From the editor: Let’s not panic, but we should be on guard |

From the editor: Let’s not panic, but we should be on guard

Cuyler Meade, editor, Craig Press
Craig Press

Did you read last week’s COVID-19 update? If not, stop reading this and go read that. It’s about the first Moffat County COVID-19 patient death in six months.

First and foremost, while I don’t know them — and don’t even know who they are — I want to convey my most sincere heartbreak to the family and friends of this man. I’m so sorry.

Second, I want to emphasize that this is not cause to panic. It’s terrible news in a vacuum, but in context, it’s a good thing that we haven’t had a pandemic death (if, in fact, that’s what the coroner determines this was) in the county since January. That’s more than half the year that we’ve locally enjoyed a blessed reprieve from the very worst effects of this terrible virus that claimed so many.

But third, and finally, I want to point out something far more concerning from a community standpoint than a single death. While the death is tragic, the really scary number is the hospitalization count.

Last week, eight COVID-19 patients were admitted to Memorial Regional Health. The week before it was three. MRH vice president and COO Jennifer Riley told me Wednesday that, during the height of the pandemic in November and December, the hospital’s COVID ward was booked solid with between eight and ten patients at a time.

That’s seriously alarming.

There are two factors the hospital and other local experts feel are at play here, and one plays into the other.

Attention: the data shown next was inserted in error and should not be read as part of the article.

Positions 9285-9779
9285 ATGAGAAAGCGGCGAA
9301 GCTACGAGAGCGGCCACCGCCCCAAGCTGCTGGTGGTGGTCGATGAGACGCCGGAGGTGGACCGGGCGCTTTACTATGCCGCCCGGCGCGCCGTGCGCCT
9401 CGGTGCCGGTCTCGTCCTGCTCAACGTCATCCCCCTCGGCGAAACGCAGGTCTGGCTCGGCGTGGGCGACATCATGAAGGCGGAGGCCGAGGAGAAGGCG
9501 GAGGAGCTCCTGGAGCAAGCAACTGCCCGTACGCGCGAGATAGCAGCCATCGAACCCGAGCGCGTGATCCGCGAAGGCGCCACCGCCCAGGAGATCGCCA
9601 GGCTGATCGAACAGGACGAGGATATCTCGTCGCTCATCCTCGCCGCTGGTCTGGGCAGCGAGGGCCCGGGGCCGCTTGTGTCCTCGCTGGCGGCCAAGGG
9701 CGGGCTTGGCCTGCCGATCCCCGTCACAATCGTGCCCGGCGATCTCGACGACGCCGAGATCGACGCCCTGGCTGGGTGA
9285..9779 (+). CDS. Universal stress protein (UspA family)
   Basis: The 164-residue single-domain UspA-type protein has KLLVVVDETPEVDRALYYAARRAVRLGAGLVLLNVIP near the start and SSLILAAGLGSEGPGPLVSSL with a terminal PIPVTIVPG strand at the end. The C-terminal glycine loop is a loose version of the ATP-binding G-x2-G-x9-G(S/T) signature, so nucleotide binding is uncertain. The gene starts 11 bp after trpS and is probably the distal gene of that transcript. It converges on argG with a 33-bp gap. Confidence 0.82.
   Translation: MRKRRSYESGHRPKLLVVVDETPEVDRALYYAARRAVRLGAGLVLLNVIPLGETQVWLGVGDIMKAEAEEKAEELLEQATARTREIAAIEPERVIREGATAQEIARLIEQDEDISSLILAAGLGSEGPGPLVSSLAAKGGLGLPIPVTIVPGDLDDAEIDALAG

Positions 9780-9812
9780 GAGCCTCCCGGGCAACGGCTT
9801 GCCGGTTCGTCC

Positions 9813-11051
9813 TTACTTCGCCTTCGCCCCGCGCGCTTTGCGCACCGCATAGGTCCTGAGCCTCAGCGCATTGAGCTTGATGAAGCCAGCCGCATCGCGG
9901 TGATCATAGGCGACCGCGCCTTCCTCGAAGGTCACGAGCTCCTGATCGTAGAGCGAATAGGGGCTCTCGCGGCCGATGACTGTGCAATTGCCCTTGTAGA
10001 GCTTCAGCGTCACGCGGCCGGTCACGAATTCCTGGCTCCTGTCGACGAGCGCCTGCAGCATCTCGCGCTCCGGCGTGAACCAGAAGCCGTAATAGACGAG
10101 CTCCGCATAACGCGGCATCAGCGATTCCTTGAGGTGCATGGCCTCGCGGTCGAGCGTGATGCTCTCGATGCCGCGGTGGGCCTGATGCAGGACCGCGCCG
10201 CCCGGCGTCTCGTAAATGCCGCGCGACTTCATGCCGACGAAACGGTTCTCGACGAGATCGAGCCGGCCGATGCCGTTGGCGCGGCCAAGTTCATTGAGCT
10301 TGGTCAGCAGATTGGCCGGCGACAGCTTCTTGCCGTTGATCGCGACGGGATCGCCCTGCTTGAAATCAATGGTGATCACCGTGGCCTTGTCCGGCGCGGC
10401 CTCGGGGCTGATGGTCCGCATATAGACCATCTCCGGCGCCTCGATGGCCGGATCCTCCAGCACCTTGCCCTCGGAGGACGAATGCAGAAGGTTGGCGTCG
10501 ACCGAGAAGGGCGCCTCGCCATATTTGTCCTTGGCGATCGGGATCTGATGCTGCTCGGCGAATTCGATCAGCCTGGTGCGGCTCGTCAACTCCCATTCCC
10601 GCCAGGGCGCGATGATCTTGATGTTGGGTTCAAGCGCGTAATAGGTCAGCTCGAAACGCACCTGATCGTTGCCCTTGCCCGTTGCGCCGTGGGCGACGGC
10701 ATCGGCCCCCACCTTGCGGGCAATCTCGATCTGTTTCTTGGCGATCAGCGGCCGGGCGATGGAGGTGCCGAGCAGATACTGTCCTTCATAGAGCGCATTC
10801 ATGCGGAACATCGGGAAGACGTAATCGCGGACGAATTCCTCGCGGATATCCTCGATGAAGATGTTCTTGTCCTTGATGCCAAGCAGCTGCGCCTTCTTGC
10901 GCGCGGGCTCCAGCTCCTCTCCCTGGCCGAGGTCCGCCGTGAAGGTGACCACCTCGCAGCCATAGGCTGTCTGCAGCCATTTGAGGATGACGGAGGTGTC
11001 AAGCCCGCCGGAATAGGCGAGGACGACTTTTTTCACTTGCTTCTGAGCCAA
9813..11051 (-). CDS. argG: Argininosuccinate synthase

First is the fact that Moffat County is one of the least-vaccinated counties in the state. Just 30% of those eligible in the county have received at least the first shot. In some counties in Colorado, that number is over 70%, while the average sits above half the population.

That means we’re vulnerable.

The other factor, according to Riley, is increased exposure thanks to the return of something we all love and cherish: Getting together to celebrate life. The sharp uptick in virus activity seems to have followed right in line with the return of festivals and graduations.

It’s so great that fun is back. We went through a long year without a lot of it to be found. Whittle the Wood is back. Grand Old West Days. High school graduations. Sporting events. Rodeo. It’s fantastic. We’re not about to suggest that go away — not for the moment, anyway.

But, to use an analogy that’s about to mean something to us all, if the weather forecast’s to be believed — starting this all back up without getting vaccinated is like standing in direct sunlight on a 93-degree day without a lick of sunblock. This is how we get burnt.

As MRH medical director Dr. Matt Grzegozewski said, the virus isn’t gone. What’s changed is our ability to protect against it. We have 100 SPF sunscreen available to us, and we’re still standing out there in the heat basically naked to the world, so to speak.

The doctors are pleading with us to take up the armor their colleagues in the medical field have forged for us and go into battle with this vicious foe protected. So let’s take up arms. Let’s reverse this startling trend.

It’s in our hands.

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